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Installation view of “Welcoming the Newcomers” (2019) for The Great Hall Commission: Kent Monkman, mistikôsiwak (Wooden Boat People), 2019 (image courtesy of the artist and The Metropolitan Museum of Art, photo by Anna-Marie Kellen)

In mistikôsiwak (Wooden Boat People), Kent Monkman’s commission for the Great Hall at the Metropolitan Museum of Art now open to the public, the First Nations artist of Cree heritage challenges the narrow vision of Western art history by appropriating its very language. Monkman renders the past injustices and contemporary challenges endured by Indigenous people in the style of academic history painting — a genre whose imposing presence and institutional prestige he simultaneously channels and critiques. Many of the characters in his two 11-by-22-foot canvases borrow the guise, postures, or expressions from protagonists of European and North American works in the Met’s collection, in particular ethnographic and romantic portrayals of Native American subjects by non-Native artists.

Installation view of “Resurgence of the People” (2019) for The Great Hall Commission: Kent Monkman, mistikôsiwak (Wooden Boat People), 2019 (image courtesy of the artist and The Metropolitan Museum of Art, photo by Anna-Marie Kellen)

“Kent really wanted to tackle the images and objects we have on view about the so-called ‘vanishing race,’” Randy Griffey, a curator in the Met’s department of modern and contemporary art, told Hyperallergic. Viewers are encouraged to experience Monkman’s source material firsthand, aided by didactic wall labels that indicate the cited works’ locations in the museum galleries, but Griffey emphasized that the two paintings stand on their own. “Despite all the art historical references, Kent wants his work to be as accessible as possible,” he said, noting that the Great Hall is located at the museum’s entrance and does not require an admission fee to visit. “The reason he’s adhered to a figurative style is a commitment to communication.”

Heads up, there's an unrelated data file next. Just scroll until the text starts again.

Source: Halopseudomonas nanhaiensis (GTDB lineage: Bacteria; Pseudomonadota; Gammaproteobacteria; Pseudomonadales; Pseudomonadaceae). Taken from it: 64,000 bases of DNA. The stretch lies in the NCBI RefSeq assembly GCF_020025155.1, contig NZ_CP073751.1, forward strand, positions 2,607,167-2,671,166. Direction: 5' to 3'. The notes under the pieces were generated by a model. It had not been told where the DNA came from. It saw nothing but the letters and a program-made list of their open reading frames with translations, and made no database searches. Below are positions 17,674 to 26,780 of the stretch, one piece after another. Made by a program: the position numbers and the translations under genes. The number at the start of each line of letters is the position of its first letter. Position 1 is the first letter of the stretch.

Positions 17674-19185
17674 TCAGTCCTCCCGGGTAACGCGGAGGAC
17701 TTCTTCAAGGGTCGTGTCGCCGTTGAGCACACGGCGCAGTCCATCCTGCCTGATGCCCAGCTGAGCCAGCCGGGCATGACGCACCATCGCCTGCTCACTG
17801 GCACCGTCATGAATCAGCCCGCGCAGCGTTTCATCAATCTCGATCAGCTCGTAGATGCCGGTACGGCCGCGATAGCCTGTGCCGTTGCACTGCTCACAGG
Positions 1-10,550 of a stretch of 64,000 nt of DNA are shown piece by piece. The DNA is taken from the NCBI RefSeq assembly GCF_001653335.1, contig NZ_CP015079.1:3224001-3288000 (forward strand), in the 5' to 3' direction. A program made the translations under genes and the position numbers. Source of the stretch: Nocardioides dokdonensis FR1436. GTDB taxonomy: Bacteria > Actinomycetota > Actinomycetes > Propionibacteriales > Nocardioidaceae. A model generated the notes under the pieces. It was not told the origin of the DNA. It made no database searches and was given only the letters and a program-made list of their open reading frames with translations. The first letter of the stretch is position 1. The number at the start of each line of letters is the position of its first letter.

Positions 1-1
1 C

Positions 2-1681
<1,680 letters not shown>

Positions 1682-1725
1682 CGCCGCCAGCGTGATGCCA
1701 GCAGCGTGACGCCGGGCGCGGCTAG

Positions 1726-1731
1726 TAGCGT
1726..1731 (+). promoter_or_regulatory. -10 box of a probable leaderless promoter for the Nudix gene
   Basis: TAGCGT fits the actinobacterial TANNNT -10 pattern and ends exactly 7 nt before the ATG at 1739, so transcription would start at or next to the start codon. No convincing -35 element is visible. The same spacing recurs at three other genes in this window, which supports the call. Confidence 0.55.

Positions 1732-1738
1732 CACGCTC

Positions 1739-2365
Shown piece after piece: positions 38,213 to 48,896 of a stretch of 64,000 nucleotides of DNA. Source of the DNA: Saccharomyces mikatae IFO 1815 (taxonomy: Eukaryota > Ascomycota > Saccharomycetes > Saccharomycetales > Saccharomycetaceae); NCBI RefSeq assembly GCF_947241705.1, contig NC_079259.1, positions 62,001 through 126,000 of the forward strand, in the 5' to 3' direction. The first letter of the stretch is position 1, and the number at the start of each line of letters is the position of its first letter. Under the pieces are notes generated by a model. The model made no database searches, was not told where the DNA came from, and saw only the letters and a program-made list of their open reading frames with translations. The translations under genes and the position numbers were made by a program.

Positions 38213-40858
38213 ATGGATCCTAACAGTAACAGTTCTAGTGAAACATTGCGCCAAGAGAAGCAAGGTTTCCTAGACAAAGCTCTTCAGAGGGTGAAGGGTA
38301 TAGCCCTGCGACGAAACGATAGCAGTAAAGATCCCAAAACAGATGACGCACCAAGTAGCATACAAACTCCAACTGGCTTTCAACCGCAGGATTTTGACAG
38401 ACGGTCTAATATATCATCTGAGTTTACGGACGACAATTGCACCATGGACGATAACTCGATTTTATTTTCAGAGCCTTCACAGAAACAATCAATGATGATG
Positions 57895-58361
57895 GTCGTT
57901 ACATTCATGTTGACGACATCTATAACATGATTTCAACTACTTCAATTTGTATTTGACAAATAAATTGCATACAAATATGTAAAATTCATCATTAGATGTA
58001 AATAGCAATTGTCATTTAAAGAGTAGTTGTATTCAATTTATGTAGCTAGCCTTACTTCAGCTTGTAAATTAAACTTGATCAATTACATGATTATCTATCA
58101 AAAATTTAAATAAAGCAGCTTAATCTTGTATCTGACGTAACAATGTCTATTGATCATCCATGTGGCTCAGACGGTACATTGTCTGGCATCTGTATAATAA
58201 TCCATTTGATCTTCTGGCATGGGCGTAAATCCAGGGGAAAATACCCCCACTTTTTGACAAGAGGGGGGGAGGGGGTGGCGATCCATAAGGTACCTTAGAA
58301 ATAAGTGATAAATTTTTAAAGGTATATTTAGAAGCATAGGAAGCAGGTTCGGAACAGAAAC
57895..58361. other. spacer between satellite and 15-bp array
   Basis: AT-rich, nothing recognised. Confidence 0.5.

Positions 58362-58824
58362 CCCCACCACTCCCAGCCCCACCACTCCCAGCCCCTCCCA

Kent Monkman, “Welcoming The Newcomers” (2019), acrylic on canvas (image courtesy of The Metropolitan Museum of Art, photo by Joseph Hartman)

The first painting in the diptych “Welcoming The Newcomers” (2019) recreates early encounters between First Peoples and colonial settlers. Some locals pull shipwrecked European explorers onto the rocky shores in a gesture of altruism; others draw weapons in defense of their lands. Monkman’s nonbinary alter-ego Miss Chief Eagle Testickle, who emerges in both works as a symbol of the fluid gender identities embraced by the Cree, extends their muscular arms toward three men in the ocean. One of them is a figure wearing an intricate turban reminiscent of Jean-Léon Gérôme’s “Bashi-Bazouk” (1868-69), an oil on canvas work in the Met collection titled after the Turkish name for mercenary soldiers fighting for the Ottoman Empire. The French artist has been heavily criticized for his exoticizing and orientalizing interpretations of the Near East.

Jean-Léon Gérôme, “Bashi-Bazouk” (1868–69), oil on canvas, 31 3/4 x 26 in. Gift of Mrs. Charles Wrightsman, 2008 (image courtesy of The Metropolitan Museum of Art)

A reclining woman visible amidst the tangle of bodies on land, hand clutching her abdomen, is modeled after Thomas Crawford’s sculpture “Mexican Girl Dying” (1846; carved 1848) on view in the American Wing. Inspired by historian William H. Prescott’s “History of the Conquest of Mexico,” which advanced the theory that Spanish colonizers of Mexico sought to convert Native communities to Christianity, the work nevertheless appeased Western viewers by depicting the young woman with a cross, suggesting her eventual acceptance of and adherence to the imposed religion.

Thomas Crawford, “Mexican Girl Dying” (1846; carved 1848), marble, 20 1/4 x 54 1/2 x 19 1/2 in. The Metropolitan Museum of Art, bequest of Annette W. W. Hicks-Lord, 1896 (image courtesy of The Metropolitan Museum of Art)

In the second gargantuan canvas, “Resurgence of the People” (2019), Monkman imagines the contemporary aftermath of colonization. The composition references Emmanuel Leutze’s “Washington Crossing the Delaware” (1851). The boat in the foreground in Monkman’s version, however, roils in the high tides exacerbated by climate change, invoking images of migrant vessels. A band of white, armed figures from settler nations looms threateningly in the background. 

Kent Monkman, “Resurgence of the People” (2019), acrylic on canvas (image courtesy of The Metropolitan Museum of Art, photo by Joseph Hartman)